That’s what partners are for…
Two years ago this week my good friend and business partner of 40 years passed away from cancer. Time has softened the pain, but the sense of loss is still there.
While I generally recommend against partners, our partnership worked very well. We often mused about why it worked, when we had seen so many others fail.
Were we just lucky, or was there more?
Upon reflection, here are seven reasons:
(1) Respect – Neither of us tried to “boss” the other – it was a partnership of equals. We respected opinions, even when they were different. We checked our egos at the door.
We recognized the old saying, “If two people agree on everything, one of them is redundant.”
(2) Maturity – We were both in our 40s when we went into full-time consulting. We had achieved a level of business maturity. Not saying you can’t consult at a younger age, but a few gray hairs (or even no hair) can actually make age a friend.
As the late Howard Shenson said, “The forties are a good time to start consulting. By that time, you know what you are good at and like, and what you are poor at and don’t like. The secret is to focus on former, and ignore the latter.”
(3) Experience – We both brought unique experiences to the firm. Although we were both Electrical Engineers with similar technical experiences, Bill had management experience and I had sales/marketing experience.
As such we complemented each other in those two critical areas. Over the years, we both learned a LOT from each other as well.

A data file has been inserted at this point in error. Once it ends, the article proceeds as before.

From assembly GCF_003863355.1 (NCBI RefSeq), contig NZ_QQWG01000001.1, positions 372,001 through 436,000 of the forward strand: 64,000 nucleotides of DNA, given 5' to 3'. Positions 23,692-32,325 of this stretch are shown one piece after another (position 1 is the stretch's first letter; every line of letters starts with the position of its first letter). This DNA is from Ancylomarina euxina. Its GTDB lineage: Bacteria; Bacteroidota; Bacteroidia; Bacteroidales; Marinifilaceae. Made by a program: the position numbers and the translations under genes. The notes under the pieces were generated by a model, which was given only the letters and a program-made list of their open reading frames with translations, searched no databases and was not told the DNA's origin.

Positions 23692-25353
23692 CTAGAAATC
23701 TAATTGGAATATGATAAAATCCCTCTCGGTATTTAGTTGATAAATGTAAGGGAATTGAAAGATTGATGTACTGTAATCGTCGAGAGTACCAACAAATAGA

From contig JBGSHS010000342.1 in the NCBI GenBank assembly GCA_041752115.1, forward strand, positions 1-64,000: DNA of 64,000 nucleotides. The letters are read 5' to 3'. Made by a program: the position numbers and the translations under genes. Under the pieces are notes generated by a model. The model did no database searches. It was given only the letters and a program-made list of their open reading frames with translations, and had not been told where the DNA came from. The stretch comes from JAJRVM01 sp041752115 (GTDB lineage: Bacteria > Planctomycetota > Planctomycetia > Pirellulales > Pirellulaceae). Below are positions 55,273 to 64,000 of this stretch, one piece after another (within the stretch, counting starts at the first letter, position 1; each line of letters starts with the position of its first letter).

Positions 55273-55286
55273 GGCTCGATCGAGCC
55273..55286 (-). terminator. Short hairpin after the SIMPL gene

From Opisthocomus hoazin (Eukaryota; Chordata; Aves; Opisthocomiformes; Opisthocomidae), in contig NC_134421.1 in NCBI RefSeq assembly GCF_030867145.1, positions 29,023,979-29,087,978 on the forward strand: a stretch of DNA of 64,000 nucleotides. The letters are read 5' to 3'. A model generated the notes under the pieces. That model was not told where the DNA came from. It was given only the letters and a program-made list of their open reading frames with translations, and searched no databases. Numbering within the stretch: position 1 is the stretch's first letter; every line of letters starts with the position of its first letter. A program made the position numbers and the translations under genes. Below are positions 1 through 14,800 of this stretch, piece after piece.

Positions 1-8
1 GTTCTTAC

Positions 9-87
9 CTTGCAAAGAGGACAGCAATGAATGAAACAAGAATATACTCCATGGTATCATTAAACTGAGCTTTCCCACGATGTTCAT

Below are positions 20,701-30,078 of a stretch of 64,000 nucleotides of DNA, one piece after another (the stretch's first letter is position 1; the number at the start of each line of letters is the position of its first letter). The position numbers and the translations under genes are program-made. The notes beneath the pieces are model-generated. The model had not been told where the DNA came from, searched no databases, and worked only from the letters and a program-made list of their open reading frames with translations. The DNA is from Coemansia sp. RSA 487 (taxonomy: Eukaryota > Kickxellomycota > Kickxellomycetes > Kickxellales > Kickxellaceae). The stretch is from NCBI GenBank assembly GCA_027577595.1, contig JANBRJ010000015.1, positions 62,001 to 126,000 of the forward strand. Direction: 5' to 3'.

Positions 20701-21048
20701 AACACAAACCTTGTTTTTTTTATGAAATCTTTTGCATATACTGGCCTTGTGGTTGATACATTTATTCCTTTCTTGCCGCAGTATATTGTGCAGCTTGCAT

(4) Honesty – Having both been burned by unscrupulous colleagues in the past, we pledged never to do that to each other. Nor to our clients. Integrity matters.
We followed the Golden Rule, “Do unto others as you would have them do unto you.”
(5) Longevity – For ten years, we worked together part time. So by the time we went full time, we already knew we worked well together.
We knew each other’s strengths, so we could take advantage of them. We also knew each others jokes 🙂
(6) Humor – Very important, we shared a sense humor. Often mildly cynical, neither of us took things too seriously. We joked and laughed a lot — even after the occasional disaster.
Our wives would often shake their heads as we rehashed some of those disasters.
(7) Support – On more than one occasion, we backed each other up – with very little notice.
When Bill lost his voice midway through a class, I was on a flight that night to rescue him. When my mother-in-law had a stroke, he jumped in and rescued me.
No apologies were ever needed. As Bill was fond of saying, “That’s what partners are for…”
So what final advice can I offer on partners? Proceed VERY carefully — I’ve seen too many cases turn into disasters. Use the seven reasons above as a checklist.
But I’ve also seen successes. My attorneys, my accountant, my financial advisor, and my doctor are in small practices and enjoy the camaraderie and support of congenial partners.
Like a good marriage, if you can make a partnership work, it can be wonderful. But like a bad marriage, the disasters can be devastating.
P.S. With Bill’s loss, I decided to cut back on the consulting. His passing was a grim reminder that life is not infinite. But I have great memories with my business partner, and would not trade them for anything.
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